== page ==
Wednesday, June 25, 2008

Arizona Preservation Foundation announces 2008 Governor's Heritage Preservation Honor Awards

The Arizona Preservation Foundation has unveiled the Governor's Heritage Preservation Honor Award winners for 2008. These awards recognize people, organizations, and projects that represent outstanding achievements in preserving Arizona's prehistoric and historic resources. The ten award winners and the Grand Award winner were announced at the annual Arizona Historic Preservation Conference awards luncheon in Rio Rico.

Curley School, Ajo

GRAND PRIZE WINNER. Designed by Lescher and Mahoney in 1918 the Curley Elementary School is one of Ajo’s architectural treasures. In 2002 the International Sonoran Desert Alliance (ISDA) worked with the National Trust for Historic Preservation and was awarded a $5,000 planning grant. In 2003 the Pima County Board of Supervisors began converting the school into artisan lofts with a $100,000 Community Development Block Grant.

By the time of dedication, the ISDA had secured funding in excess of $9 million dollars, including a $100,000 Heritage Fund grant. The completed project features 30 affordable “live and work” rental units for artisans. The restored auditorium and library remain open to the public. This project is viewed as both a historic preservation and an economic development effort. The hope is that the Curley School project will be just the beginning of Ajo’s economic renaissance. [Photo source: ISDA.]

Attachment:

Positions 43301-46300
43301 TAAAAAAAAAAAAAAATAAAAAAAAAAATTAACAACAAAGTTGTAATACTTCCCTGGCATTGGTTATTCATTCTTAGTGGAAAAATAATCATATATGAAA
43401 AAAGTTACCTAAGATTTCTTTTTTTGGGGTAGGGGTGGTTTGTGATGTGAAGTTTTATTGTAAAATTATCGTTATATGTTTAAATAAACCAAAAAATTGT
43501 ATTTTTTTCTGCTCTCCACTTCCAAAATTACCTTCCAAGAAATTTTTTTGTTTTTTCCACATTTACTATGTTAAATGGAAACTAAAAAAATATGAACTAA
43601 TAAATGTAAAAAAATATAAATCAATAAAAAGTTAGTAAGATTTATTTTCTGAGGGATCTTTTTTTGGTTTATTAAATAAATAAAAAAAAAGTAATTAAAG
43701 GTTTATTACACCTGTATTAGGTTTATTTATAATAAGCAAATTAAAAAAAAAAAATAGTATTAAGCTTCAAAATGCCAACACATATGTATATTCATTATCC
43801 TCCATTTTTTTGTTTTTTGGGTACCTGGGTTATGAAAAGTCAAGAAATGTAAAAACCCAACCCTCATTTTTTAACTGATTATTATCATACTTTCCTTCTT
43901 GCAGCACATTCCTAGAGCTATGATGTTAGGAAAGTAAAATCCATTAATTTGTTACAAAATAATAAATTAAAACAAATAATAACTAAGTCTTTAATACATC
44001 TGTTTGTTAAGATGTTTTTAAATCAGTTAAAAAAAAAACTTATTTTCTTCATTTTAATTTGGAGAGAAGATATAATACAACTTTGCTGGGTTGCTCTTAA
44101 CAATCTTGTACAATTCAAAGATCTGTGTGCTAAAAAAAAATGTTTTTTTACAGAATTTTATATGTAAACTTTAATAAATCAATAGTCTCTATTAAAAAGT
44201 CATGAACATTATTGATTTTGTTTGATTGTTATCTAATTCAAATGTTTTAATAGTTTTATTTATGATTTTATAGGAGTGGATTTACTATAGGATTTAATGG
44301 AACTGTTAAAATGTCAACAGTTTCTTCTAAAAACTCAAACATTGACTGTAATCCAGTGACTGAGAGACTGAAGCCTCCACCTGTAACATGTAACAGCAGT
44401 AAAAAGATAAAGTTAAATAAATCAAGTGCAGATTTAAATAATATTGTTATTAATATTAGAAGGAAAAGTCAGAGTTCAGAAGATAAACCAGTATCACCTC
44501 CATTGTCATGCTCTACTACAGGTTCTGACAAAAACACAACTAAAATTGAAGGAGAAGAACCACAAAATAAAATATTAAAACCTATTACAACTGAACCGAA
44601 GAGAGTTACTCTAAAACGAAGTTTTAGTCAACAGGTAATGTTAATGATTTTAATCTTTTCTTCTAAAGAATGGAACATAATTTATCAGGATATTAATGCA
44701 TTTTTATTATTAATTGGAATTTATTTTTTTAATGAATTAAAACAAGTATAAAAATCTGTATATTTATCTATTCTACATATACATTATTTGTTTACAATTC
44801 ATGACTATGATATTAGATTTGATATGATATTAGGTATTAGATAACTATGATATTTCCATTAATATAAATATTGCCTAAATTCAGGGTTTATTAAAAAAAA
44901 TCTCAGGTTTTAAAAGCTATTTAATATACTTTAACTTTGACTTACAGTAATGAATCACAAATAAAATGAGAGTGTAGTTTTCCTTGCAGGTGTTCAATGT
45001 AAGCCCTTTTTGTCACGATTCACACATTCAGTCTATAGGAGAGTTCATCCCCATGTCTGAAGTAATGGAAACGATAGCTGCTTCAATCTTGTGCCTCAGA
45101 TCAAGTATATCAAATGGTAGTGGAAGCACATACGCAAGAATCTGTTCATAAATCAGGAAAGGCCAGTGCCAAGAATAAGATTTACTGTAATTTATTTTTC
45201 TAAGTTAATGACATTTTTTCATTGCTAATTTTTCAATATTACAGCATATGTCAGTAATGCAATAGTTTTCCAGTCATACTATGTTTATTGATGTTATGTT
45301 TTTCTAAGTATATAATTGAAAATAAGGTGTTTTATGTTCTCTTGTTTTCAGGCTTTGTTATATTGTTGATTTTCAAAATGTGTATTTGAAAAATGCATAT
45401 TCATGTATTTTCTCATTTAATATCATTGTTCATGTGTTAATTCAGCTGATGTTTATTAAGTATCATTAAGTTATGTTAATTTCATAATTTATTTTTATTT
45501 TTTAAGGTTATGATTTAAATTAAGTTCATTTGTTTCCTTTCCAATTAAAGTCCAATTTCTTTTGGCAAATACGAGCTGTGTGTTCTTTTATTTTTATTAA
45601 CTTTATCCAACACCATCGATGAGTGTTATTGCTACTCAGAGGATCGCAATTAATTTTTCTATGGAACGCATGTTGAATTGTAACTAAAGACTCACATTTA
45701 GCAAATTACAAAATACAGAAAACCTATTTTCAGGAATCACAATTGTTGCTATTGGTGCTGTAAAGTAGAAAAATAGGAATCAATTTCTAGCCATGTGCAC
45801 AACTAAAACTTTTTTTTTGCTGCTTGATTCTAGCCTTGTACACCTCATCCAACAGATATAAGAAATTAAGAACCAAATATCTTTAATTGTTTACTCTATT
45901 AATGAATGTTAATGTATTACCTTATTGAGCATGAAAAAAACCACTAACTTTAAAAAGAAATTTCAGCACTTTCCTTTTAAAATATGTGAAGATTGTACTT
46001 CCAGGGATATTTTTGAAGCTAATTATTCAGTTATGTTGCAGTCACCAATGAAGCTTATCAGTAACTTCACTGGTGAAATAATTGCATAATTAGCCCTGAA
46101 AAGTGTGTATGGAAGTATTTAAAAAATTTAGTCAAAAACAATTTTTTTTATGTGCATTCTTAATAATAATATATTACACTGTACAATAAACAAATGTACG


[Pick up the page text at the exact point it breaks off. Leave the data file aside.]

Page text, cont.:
Tuesday, June 24, 2008

Brunenkant Bakery Building, Florence

Constructed in 1890, the Brunenkant Bakery Building is the oldest two story brick building in Florence. It was a bakery until the 1930s and then a grocery store until the 1960s. After standing vacant for many years the building was rehabilitated in 1973 by the Town of Florence and adaptively reused as the town library. This was one of the first historic properties in the state to be rehabilitated. Once the library outgrew the building, it again remained vacant. The second rehabilitation has recently been completed. The Town of Florence was awarded a Community Development Block Grant of nearly $300,000 and an additional Arizona State Parks Heritage Fund grant. As a result, the Brunenkant Bakery has been reborn as a fully functioning and attractive Visitor’s Center. Work included reinstalling most of the second floor framing that had been removed in 1973 and removing the unoriginal front porch. [Photo source: Jennifer Evans, Florence Main Street Program.]

Central Commercial Company Building, Kingman

The rehabilitation of the Central Commercial Company Building in historic downtown Kingman has been viewed as an extremely positive improvement from both a public safety point of view and from an aesthetic point of view. This project succeeded from the combined efforts and Community Development Block Grant funding of the City of Kingman and the owners Joe and Carol Ott. Since the mid 1980’s the building sat vacant and deteriorating. This created health and safety hazards and unsightly conditions in the heart of downtown Kingman.

Work focused on the rehabilitation of the storefronts, the restoration of the decorative cornice and restoration of original wall surfaces. The architect for the project was Bill Otwell of Prescott. The economic impact of this project to the town is substantial. Its rehabilitation has proven the City’s commitment to assist owners in the redevelopment of Downtown Kingman and has inspired other private property owners to plan improvements to their properties. [Photo source: Bill Shilling, City of Kingman.]

City of Glendale Planning Department